This week marks the midpoint of Great Lent and on this middle Sunday of the Fast, we look forward to the Holy Cross. Later on, during Holy Week, the Cross reappears as an element in the remembrance of our Lord’s Crucifixion, however, here it stands alone as the emblem of our Lord’s victory and our invincible weapon against the attacks of the demons.
St Athanasius tells us: “By the sign of the cross all magic is stayed, all sorcery confounded, all the idols are abandoned and deserted, and all senseless pleasure ceases, as the eye of faith looks up to heaven from the earth.” And St Cyril of Jerusalem adds: “(The Cross) is a powerful safeguard, a grace from God, a badge of the faithful, and a terror to devils.”
The Cross is also the anchor point of our lives in the world – everything revolves around the cross and it anchors us to Christ. St Ephraim the Syrian expresses this in his poetic writings saying: “The Cross is – the resurrection of the dead; the hope of Christians; the staff of the lame; the consolation of the poor; the dethronement of the proud; the hope of the hopeless; the helm of those who sail; the harbor of the storm-tossed; the father of orphans; the comfort of the afflicted; the protector of youth; the glory of men; the crown of the aged; the purity of virgins; the bread of the hungry and the fountain of the thirsty.”
See how, in his words, the Cross touches each aspect of our lives from our bodily needs to our spiritual struggle. It is our protection and safe refuge; it is our correction, encouragement and help; it is our joy and rejoicing. It is no wonder that he goes on to say, “Let us not leave the Cross even for one hour, even for one moment, and let us not do anything without it.” Let us wear it daily and hourly!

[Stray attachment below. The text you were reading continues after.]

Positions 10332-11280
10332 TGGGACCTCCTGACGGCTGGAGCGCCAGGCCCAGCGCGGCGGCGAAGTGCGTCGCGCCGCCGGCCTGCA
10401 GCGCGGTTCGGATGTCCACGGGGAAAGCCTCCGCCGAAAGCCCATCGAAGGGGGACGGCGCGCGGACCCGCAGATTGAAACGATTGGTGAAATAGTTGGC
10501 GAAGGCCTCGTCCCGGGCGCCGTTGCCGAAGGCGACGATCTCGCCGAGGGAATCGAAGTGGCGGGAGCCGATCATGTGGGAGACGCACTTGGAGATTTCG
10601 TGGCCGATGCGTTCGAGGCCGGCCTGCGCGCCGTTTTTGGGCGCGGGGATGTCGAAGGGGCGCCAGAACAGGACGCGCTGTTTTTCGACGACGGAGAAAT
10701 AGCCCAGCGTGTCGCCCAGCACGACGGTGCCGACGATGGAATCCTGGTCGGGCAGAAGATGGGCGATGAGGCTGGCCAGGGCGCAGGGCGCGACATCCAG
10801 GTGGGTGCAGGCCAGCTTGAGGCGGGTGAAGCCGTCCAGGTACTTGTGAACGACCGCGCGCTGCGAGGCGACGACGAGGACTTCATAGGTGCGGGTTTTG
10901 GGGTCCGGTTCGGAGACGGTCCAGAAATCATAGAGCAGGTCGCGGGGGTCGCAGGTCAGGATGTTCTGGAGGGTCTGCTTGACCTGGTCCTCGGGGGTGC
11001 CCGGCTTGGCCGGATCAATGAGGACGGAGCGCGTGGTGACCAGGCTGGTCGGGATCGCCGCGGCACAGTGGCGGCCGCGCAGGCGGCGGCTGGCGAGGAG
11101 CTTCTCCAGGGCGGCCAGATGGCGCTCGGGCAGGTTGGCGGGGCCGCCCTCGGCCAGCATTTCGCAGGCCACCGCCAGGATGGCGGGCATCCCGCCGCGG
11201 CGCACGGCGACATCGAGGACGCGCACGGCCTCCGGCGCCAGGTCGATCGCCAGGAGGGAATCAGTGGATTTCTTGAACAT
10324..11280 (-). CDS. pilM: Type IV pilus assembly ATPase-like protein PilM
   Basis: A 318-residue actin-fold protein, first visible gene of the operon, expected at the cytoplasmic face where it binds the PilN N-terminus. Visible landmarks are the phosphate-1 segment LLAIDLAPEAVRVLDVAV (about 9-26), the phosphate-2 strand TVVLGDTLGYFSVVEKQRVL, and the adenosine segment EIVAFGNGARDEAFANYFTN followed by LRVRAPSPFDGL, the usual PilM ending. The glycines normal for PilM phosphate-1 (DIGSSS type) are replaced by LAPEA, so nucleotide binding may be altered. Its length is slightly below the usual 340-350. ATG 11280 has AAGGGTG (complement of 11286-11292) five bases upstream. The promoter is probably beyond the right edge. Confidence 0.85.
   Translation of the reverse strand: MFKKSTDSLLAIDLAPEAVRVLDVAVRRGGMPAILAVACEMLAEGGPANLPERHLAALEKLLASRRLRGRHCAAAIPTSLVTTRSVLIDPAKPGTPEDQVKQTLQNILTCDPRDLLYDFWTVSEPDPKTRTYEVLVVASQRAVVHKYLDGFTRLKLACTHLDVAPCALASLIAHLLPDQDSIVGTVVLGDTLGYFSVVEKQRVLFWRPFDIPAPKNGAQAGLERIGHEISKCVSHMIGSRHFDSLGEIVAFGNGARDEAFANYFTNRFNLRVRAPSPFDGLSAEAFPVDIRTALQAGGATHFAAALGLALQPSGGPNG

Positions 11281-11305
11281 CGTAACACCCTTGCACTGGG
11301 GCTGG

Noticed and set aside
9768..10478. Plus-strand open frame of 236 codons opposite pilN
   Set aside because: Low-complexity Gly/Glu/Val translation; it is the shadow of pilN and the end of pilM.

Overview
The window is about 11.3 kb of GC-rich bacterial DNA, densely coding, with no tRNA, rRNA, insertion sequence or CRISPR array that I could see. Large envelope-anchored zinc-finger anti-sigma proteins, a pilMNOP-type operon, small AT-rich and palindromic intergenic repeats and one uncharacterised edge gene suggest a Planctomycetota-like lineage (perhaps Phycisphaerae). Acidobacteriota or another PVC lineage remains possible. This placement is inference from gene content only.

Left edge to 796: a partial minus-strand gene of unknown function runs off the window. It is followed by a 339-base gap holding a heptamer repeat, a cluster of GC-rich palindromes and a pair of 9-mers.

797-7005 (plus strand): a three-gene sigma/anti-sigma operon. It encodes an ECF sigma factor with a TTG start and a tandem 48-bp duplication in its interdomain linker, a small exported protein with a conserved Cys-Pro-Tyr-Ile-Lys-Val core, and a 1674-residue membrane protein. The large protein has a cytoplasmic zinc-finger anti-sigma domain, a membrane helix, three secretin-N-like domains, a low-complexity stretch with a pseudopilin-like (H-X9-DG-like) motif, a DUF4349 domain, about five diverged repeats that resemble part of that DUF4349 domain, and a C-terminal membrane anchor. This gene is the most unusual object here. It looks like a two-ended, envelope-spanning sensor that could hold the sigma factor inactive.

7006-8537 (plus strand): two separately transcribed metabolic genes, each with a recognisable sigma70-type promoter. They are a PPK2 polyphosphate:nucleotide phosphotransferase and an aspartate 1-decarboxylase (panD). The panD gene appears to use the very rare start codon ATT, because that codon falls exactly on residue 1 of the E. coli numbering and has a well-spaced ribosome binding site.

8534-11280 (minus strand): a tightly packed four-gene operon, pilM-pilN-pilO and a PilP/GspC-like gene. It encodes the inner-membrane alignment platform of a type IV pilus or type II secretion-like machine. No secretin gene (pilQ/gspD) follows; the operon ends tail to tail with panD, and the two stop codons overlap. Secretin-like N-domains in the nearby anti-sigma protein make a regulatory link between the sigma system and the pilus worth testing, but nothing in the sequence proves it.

Is it any wonder then, that we adorn every aspect of our lives with the sign of the Cross? We put crosses on nearly everything in the Church; we even put crosses on the Church itself, on its walls and towering above its highest point. Not only the Church but even in our homes, we find the cross prominently as the emblem of our faith. We all received a cross at baptism which we wear next to our skin every moment of our lives. We make the sign of the cross over ourselves and all things that we love as a blessing and as a protection. And each time we do this, it brings us back to Christ, it connects us to Him.